Creatives in the Crowd: Forrest Douglas spreads opportunity via tattooing

LASTING IMAGE: A.R.T. A Real Testament tattoo studio owner Forrest Douglas, center, inks a client in his Patton Avenue space. Photo by BnB Visions

Forrest Douglas knows what it’s like to struggle, and he doesn’t want others to experience the hardships he’s endured. The Asheville native says he grew up in a broken home with little hope of escaping a life of crime and poverty; as a young adult, he went on to serve multiple stints in jail.

In the past few years, however, he’s turned his life around as the co-owner of A.R.T. A Real Testament tattoo studio at 770 Patton Ave. The business launched in 2020 at the start of the COVID-19 pandemic. Initially, it was in a tiny space next to Green’s Mini-Mart in the Southside community.

“Everybody says it’s the ghetto, but it was just home to me,” says Douglas, 34, who grew up in the Livingston and Erskine-Walton apartments. “I’m going to try to make a change for my area, and I started where I’m from.”

Down but not out

Staying in Asheville, however, wasn’t always Douglas’ plan. At age 17, he and his brothers Alexander and Donovan were headed east to Winston-Salem, where their mother, Elizabeth Laffitte, lived. But on the way, Alexander fell asleep at the wheel and died from the injuries sustained after the car flipped multiple times. Donovan was also severely injured and nearly lost an arm.

“It really took a toll on me,” Douglas says of the loss. “I quit football. I won a state championship at Asheville High [School] the year before. I loved that sh*t — I thought I was going to college on football, but the world works different.”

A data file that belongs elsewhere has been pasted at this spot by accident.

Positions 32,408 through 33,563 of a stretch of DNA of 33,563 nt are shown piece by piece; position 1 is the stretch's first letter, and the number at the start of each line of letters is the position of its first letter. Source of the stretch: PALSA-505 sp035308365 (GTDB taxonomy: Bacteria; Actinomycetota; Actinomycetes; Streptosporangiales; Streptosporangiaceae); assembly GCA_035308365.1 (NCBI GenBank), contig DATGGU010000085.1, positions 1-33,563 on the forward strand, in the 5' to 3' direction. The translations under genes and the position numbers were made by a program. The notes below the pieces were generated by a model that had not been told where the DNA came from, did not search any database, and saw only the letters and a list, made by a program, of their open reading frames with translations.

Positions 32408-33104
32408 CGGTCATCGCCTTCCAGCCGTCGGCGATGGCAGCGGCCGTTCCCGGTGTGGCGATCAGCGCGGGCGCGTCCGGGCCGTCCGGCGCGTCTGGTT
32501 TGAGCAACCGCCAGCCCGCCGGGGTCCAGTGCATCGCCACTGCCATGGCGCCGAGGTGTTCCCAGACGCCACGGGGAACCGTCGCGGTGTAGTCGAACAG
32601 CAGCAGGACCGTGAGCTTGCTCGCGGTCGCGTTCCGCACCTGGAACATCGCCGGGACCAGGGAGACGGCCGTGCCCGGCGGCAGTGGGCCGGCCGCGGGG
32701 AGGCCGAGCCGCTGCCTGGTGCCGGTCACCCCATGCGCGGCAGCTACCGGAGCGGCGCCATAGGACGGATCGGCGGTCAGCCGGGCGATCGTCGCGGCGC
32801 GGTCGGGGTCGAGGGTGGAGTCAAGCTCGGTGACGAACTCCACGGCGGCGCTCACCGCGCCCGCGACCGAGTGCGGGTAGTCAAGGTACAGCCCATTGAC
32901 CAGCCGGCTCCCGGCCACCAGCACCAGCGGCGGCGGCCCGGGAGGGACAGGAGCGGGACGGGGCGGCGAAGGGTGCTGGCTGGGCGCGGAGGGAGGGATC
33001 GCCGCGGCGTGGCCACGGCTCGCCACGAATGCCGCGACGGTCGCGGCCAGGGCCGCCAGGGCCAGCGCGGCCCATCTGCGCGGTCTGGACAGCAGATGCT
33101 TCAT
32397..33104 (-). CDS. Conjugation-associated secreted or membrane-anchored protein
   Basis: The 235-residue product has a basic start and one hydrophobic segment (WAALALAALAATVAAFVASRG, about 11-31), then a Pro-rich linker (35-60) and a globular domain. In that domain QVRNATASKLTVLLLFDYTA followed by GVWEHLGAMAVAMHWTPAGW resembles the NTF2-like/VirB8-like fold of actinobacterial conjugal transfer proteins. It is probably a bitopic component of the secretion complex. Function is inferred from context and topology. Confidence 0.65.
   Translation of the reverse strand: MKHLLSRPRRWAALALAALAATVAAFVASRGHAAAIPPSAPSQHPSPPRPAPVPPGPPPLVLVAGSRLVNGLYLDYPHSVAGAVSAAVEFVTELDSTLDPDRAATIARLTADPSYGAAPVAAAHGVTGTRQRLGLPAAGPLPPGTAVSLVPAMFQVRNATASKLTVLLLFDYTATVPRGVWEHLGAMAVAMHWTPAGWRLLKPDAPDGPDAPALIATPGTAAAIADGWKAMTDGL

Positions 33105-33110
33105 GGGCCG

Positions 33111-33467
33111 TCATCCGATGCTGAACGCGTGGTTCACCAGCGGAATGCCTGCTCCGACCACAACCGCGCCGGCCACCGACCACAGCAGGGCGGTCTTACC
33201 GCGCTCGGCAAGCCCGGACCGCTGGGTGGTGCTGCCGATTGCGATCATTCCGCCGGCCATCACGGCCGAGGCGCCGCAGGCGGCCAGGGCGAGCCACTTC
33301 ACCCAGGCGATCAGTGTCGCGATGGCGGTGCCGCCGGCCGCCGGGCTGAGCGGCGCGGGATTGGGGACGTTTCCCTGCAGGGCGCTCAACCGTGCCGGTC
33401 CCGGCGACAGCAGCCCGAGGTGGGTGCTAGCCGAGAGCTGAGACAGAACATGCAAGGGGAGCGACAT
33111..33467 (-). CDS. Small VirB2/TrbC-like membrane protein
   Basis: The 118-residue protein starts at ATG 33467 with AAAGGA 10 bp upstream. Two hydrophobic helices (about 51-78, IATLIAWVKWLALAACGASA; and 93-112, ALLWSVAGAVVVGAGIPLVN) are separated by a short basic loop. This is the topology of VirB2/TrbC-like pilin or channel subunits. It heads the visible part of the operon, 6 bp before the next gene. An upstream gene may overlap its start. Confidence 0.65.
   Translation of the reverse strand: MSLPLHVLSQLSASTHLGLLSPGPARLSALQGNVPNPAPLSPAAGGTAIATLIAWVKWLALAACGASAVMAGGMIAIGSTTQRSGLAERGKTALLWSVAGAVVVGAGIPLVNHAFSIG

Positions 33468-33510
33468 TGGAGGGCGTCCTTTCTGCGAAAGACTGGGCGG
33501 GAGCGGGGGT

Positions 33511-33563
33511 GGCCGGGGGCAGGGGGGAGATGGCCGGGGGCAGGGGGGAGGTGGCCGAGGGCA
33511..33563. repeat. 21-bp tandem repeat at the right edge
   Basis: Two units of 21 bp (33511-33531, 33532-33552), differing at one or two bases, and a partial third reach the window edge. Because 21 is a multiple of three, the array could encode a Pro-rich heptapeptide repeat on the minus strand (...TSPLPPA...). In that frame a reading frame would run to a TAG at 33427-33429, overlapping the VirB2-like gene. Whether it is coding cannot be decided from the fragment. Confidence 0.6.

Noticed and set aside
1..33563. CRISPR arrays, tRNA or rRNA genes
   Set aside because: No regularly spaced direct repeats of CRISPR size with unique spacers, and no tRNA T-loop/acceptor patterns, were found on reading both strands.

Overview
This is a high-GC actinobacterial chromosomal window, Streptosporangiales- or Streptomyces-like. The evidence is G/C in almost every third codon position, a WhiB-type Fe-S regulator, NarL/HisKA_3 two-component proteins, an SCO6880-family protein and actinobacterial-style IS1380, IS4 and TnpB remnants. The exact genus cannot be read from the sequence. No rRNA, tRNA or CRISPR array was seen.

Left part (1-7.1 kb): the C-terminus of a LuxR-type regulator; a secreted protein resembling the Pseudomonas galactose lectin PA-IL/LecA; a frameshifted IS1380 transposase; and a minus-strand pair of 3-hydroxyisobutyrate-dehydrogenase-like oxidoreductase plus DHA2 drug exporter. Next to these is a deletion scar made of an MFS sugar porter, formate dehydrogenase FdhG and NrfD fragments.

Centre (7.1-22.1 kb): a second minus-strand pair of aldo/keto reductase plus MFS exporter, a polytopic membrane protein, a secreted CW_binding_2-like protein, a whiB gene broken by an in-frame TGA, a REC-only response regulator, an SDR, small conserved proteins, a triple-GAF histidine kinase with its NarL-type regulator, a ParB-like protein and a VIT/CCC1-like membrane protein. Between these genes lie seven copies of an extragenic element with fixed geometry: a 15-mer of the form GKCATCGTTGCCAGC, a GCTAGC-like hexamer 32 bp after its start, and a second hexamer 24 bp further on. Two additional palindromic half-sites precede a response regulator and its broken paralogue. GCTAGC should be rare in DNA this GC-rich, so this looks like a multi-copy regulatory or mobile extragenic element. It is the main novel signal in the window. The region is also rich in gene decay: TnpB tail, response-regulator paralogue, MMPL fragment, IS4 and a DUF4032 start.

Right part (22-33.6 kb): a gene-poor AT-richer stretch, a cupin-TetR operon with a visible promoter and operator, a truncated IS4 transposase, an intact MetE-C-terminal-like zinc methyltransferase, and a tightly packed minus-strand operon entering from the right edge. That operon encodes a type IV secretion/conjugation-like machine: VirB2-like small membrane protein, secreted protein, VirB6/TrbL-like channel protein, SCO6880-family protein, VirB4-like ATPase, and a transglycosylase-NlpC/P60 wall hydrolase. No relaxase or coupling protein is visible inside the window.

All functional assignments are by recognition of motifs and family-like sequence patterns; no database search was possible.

After a year in Winston-Salem, Douglas was arrested at age 18 for drug trafficking and numerous sale and delivery charges. He was sentenced to two years at Polk Correctional Institution in Butner.

Once released, he returned to Asheville. But hardships continued to follow Douglas. Still “heavily involved in the street life,” he says he was going in and out of jail for violating the terms of his probation. But along the way, moments of clarity arose whenever he tapped into his creative side.

Artistic journey

Throughout his life, Douglas has enjoyed drawing, collaging, painting and sculpting. And he points to encouragement from former Asheville Middle School art teacher Portia Leverette — whom he describes as “an older Black Southern lady who was sweet and stern” — as proving especially formative in his development at a juncture when his home life was far from stable.